The EU's achievements belong to a larger set of greater international, political and economic integration witnessed in the post-World War II era. Though political and economic integration may be thought as mutually re-enforcing, recent events (e.g., Brexit, the 2016 US Presidential Elections) have caused people to think otherwise. China's growing influence on the world has had profound effects on the political and economic decisions of her partner countries. This paper demonstrates that regardless of the severity of the conflict (displeasure at meetings with the Dalai Lama; saber-rattling over disputed territory), political relations affect trade between China and her partners. Warmer relations lead to larger increases (or smaller decreases) in trade while cooler relations have the opposite effect. This finding is robust to estimation methods (pair-specific VARs; a SUR system).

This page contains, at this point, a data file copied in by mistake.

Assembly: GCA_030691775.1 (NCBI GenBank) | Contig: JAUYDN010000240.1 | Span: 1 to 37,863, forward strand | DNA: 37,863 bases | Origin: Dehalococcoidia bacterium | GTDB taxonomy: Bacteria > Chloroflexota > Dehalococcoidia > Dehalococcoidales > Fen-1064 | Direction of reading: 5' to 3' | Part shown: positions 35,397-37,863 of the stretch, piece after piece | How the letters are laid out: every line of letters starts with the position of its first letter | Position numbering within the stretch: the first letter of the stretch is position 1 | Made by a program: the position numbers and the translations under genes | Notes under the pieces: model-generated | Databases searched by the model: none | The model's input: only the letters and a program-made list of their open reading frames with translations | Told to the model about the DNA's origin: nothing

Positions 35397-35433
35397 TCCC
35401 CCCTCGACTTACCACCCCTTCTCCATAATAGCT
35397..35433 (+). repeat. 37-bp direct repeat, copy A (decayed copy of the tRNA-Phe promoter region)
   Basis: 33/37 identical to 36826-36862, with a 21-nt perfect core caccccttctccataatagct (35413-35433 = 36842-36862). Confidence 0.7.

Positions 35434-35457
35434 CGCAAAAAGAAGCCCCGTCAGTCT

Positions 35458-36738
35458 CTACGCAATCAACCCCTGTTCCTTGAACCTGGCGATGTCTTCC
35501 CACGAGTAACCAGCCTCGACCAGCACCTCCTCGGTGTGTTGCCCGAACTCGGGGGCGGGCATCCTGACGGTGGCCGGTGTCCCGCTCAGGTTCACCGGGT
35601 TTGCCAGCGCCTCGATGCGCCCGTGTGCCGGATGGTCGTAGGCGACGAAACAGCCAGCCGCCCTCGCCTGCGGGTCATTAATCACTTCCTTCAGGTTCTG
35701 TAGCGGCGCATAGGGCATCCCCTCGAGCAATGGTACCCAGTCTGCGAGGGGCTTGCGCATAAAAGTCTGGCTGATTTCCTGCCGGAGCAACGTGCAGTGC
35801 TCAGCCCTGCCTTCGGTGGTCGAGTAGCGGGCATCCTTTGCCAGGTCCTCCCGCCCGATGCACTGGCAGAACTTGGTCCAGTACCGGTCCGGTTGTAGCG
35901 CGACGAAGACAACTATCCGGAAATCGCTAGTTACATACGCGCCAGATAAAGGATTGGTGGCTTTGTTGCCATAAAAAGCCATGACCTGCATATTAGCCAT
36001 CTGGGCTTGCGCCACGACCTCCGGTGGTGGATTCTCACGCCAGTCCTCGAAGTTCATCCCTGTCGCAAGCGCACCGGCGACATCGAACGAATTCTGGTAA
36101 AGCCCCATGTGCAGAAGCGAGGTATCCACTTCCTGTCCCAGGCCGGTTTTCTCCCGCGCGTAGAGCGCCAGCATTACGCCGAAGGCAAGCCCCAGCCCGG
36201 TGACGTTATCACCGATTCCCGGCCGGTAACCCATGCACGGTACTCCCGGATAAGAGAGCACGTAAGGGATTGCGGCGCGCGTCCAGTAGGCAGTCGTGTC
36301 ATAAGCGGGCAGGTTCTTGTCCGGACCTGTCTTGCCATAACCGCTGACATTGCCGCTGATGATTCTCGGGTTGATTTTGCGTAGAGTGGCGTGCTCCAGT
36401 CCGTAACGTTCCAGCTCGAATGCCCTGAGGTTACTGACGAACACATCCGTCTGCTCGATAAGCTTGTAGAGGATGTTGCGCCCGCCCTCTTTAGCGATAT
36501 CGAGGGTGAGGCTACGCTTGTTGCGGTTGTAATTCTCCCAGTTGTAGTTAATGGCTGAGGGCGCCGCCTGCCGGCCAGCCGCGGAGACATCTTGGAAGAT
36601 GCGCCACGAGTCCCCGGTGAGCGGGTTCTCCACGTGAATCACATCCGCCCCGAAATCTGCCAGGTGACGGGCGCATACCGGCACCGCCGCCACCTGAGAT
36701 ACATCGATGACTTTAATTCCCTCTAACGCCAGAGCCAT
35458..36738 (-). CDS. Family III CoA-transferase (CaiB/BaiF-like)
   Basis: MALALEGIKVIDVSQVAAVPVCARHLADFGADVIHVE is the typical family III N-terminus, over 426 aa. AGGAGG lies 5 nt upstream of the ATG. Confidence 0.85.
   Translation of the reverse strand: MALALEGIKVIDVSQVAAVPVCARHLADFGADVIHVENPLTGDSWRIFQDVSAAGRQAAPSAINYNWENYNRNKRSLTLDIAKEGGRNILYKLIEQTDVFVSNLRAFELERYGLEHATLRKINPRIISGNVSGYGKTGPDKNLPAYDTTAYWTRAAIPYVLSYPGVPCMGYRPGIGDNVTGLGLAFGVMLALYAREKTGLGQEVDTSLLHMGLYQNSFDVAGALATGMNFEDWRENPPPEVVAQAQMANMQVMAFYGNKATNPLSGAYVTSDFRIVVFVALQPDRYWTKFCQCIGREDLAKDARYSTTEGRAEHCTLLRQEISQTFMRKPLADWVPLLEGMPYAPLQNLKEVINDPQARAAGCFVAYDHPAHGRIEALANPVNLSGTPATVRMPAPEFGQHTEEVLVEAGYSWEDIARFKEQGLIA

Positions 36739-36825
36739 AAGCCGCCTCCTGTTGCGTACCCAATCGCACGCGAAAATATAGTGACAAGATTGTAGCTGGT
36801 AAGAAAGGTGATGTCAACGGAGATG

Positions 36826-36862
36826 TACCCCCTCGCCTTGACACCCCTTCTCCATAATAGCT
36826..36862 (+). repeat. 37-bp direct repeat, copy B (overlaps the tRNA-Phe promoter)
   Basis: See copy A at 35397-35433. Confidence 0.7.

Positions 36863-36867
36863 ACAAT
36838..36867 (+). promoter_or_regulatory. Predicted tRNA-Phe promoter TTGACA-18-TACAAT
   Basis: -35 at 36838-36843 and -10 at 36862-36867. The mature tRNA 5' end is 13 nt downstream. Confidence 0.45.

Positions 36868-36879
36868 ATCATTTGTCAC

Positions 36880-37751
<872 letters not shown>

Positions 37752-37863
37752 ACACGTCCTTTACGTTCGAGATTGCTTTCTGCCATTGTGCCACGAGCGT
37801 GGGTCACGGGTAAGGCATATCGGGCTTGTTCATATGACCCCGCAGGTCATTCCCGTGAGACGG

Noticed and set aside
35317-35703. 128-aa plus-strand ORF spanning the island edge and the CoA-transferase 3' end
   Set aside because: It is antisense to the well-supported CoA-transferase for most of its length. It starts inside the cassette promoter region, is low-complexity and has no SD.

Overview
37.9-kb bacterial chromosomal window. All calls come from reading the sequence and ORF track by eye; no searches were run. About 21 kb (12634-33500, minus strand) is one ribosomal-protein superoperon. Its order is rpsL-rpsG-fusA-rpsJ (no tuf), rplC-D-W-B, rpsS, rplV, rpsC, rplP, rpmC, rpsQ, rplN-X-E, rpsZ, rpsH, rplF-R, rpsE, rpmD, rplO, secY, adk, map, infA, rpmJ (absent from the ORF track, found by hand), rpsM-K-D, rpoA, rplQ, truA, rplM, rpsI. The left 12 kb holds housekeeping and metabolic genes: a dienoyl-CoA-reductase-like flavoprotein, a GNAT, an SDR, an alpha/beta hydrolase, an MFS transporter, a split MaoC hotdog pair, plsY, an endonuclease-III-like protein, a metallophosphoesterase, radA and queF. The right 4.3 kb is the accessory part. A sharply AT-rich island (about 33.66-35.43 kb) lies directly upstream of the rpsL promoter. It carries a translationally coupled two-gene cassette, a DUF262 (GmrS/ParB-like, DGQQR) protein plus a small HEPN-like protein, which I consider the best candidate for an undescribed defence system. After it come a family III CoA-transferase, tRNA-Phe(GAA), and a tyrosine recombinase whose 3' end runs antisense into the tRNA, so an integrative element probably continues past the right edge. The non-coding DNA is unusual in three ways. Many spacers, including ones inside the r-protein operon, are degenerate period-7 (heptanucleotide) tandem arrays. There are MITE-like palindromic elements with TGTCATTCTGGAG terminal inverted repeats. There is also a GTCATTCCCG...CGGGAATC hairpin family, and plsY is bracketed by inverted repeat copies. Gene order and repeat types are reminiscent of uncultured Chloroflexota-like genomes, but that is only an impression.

|Number of pages||28|
|Publication status||Published - 7 Jun 2017|
Bibliographical noteThis project is joint work with Xiaoyi DAI, (The Chinese University of Hong Kong), Simon FAN, (Lingnan University), and Yifan ZHANG (CUHK).
- international trade
- political tensions